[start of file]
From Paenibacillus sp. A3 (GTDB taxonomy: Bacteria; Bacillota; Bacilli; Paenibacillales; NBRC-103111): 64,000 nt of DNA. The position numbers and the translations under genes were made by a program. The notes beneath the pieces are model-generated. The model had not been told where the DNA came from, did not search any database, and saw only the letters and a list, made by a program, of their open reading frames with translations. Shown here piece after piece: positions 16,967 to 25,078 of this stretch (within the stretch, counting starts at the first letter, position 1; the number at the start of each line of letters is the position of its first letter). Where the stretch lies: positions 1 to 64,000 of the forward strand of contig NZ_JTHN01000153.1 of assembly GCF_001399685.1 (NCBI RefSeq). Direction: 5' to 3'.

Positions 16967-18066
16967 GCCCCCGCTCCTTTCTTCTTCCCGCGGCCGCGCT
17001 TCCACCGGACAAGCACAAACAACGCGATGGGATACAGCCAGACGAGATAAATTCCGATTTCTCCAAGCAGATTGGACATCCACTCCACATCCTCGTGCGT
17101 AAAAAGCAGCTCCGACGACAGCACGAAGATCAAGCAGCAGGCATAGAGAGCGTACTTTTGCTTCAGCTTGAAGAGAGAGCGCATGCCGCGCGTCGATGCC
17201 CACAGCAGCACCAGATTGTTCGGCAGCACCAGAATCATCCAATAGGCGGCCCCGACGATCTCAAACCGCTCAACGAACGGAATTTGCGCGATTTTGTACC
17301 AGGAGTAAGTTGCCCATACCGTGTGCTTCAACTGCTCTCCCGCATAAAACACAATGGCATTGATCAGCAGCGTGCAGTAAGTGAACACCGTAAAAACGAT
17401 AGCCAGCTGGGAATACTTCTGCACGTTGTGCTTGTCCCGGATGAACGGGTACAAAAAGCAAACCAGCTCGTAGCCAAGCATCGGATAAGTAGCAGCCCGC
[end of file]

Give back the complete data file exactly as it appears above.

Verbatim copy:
From Paenibacillus sp. A3 (GTDB taxonomy: Bacteria; Bacillota; Bacilli; Paenibacillales; NBRC-103111): 64,000 nt of DNA. The position numbers and the translations under genes were made by a program. The notes beneath the pieces are model-generated. The model had not been told where the DNA came from, did not search any database, and saw only the letters and a list, made by a program, of their open reading frames with translations. Shown here piece after piece: positions 16,967 to 25,078 of this stretch (within the stretch, counting starts at the first letter, position 1; the number at the start of each line of letters is the position of its first letter). Where the stretch lies: positions 1 to 64,000 of the forward strand of contig NZ_JTHN01000153.1 of assembly GCF_001399685.1 (NCBI RefSeq). Direction: 5' to 3'.

Positions 16967-18066
16967 GCCCCCGCTCCTTTCTTCTTCCCGCGGCCGCGCT
17001 TCCACCGGACAAGCACAAACAACGCGATGGGATACAGCCAGACGAGATAAATTCCGATTTCTCCAAGCAGATTGGACATCCACTCCACATCCTCGTGCGT
17101 AAAAAGCAGCTCCGACGACAGCACGAAGATCAAGCAGCAGGCATAGAGAGCGTACTTTTGCTTCAGCTTGAAGAGAGAGCGCATGCCGCGCGTCGATGCC
17201 CACAGCAGCACCAGATTGTTCGGCAGCACCAGAATCATCCAATAGGCGGCCCCGACGATCTCAAACCGCTCAACGAACGGAATTTGCGCGATTTTGTACC
17301 AGGAGTAAGTTGCCCATACCGTGTGCTTCAACTGCTCTCCCGCATAAAACACAATGGCATTGATCAGCAGCGTGCAGTAAGTGAACACCGTAAAAACGAT
17401 AGCCAGCTGGGAATACTTCTGCACGTTGTGCTTGTCCCGGATGAACGGGTACAAAAAGCAAACCAGCTCGTAGCCAAGCATCGGATAAGTAGCAGCCCGC